Recently, image restoration has attracted more attentions due to the existence of generative adversarial network(GAN) [6], which generates an image from a random vector and uses a discriminator to distinguish the real image from generated image. In order to improve the generated images’ quality, many works use perceptual loss to supervise model learning [2]. Also, conditional GAN is proposed to limit the generated images’ distribution [17]. Image restoration consists of image super-resolution or hallucination [1, 12], image completion [15, 27], face frontal view synthesis [8], image denoise [18] and etc, image derain [25], image dehaze [4], image deblurring [13] and shadow removal[24]

. Many topics lack the true datasets. For image super-resolution, it usually uses bicubic interpolation to synthesis low-resolution image as

[12]. For image completion, it usually uses a binary mask to synthesis masked image as [27] and etc. We follow this setting for ill image synthesis in this paper. Also, [22] tries to jointly deal with face hallucination and deblurring. The situation of both problems co-occurring is common in the wild environment, which is depicted in Fig. 1. Here, we try to jointly deal with face inpainting and super-resolution for facial expression restoration concerning on relations on inter and intra patches. Considering that face image has structure information, [1] achieves amazing success with the aids of face parsing and facial landmarks information, which motivate us to restore face with facial action units information.

2.2 Action units detection

Automatic facial AUs detection plays an important role in describing facial actions. To recognize facial action units under complex environment, many works have been devoted to explore various features and classifier.

[26] jointly detects facial action units and landmarks, which want to recognize AUs with the help of landmarks. [9] uses convolutional networks to capture deep representations to recognize AUs via deep learning model. [23] designs AUs-related region, Zhao etal.[29] exploits patches centered at facial landmarks, Li etal.[14] exploits hand-crafted heatmaps centered at facial landmarks based on Manhattan distance and [30] proposes deep region layer to help detect AUs. These defined regions help attention these regions while model learning. [19] also uses AUs co-existence relations to help recognize AUs. These methods achieve good performances for AUs detection, which motivate us to exploit the relations among AUs-related face patches. With the relations, improved graph convolutional network well fuses the features of different face patches to detect AUs, whcih is the supervisory information to help restore facial expression.

2.3 Graph convolutional networks

Recently, there has been a rich line of research on graph neural networks [5][10]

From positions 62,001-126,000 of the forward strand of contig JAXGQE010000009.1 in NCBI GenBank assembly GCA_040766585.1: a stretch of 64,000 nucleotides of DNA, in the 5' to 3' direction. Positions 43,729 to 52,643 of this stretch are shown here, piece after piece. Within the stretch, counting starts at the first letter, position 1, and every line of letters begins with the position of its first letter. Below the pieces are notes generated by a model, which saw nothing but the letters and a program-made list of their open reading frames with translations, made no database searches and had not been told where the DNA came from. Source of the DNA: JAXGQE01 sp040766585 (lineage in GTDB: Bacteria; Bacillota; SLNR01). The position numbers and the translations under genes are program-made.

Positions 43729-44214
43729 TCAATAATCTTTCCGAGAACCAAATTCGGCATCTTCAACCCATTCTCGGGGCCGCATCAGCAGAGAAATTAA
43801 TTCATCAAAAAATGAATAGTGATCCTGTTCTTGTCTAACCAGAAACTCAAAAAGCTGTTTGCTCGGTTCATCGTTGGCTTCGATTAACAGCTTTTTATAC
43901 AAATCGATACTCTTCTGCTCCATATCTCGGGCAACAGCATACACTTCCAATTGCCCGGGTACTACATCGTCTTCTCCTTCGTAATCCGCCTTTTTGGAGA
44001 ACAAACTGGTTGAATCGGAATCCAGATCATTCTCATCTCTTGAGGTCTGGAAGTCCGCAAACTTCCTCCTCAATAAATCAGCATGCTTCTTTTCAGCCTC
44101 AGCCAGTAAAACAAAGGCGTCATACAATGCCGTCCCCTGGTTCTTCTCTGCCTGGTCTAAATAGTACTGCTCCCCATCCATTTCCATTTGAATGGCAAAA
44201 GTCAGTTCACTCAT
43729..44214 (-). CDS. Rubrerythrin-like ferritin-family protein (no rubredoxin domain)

proposes graph convolutional networks (GCN), which is inspired by the first order graph Laplacian methods. GCN mainly achieves promising performance on graph node classification task. Adjacency matrix is defined by the links between nodes of the graph. The transformation on nodes is linear transformation without learning trainable filters. Using the relations among nodes, graph convolutional networks can embed the features of relational nodes and itself. We improve conventional graph convolutional network with the tensor-inputs and standard convolutional layer instead of linear transformation in conventional graph convolutional network.

3 Facial Expression Restoration based on IGCN

In this section, the proposed model is introduced in Sec. 3.1 at first. Then, the details of improved graph convolutional networks (IGCN) are explained in Sec. 3.2 and the region relation modeling block (RRMB) is explained in Sec. 3.

3.1 Proposed Model

Figure 2: Framework of the proposed facial expression restoration network. During training, generator generates restored facial expression images with the supervision of pre-trained AU classifier and the adversarial loss from discriminator. During testing, only the generator is adopted to restore the ill facial images.

The structure of our proposed method is shown in Fig. 2, which consists of a generator to restore the whole face image, a discriminator to justify whether the generated face is real or fake, a classifier to recognize the facial action units (AUs) to supervise the generated face image. To make full use of unoccluded face patches, we jointly deal with face completion and super-resolution problem. For face completion, it models the relations between unoccluded face patches and occluded patches. For face super-resolution, it models the relations among different unoccluded face patches. This aims to ensure the global harmony of generated face images.

The losses of our proposed model consist of three parts: the loss for generator learning, the loss for discriminator learning, the loss for AUs classifier learning. For generator, to help learn the generator network, we use pixel loss , which is defined as

(1)

where is the generated facial expression image by generator, is the ground-truth facial image. Besides, we use the pre-trained 19-layer VGG to compute perceptual loss to gain more facial details [21]. The perceptual loss is defined as

(2)

where is the ground-truth’s feature map obtained by the -th convolution layer before the

-th max-pooling layer in VGG-19, and

is the generated face’s. Adversarial loss is used to improve the quality and reality of generated face image after restoration, the loss of discriminator is defined as

(3)

where is the discriminator to discriminate the ground-truth face from the generated face. In order to retain the facial expression, AUs are one way to convey the facial action, such as six basic facial expressions. AU classifier is used to help generator learn the facial action units’ distributions. The loss of AU classifier is defined as

(4)

where is the AU classifier to recognize facial action units.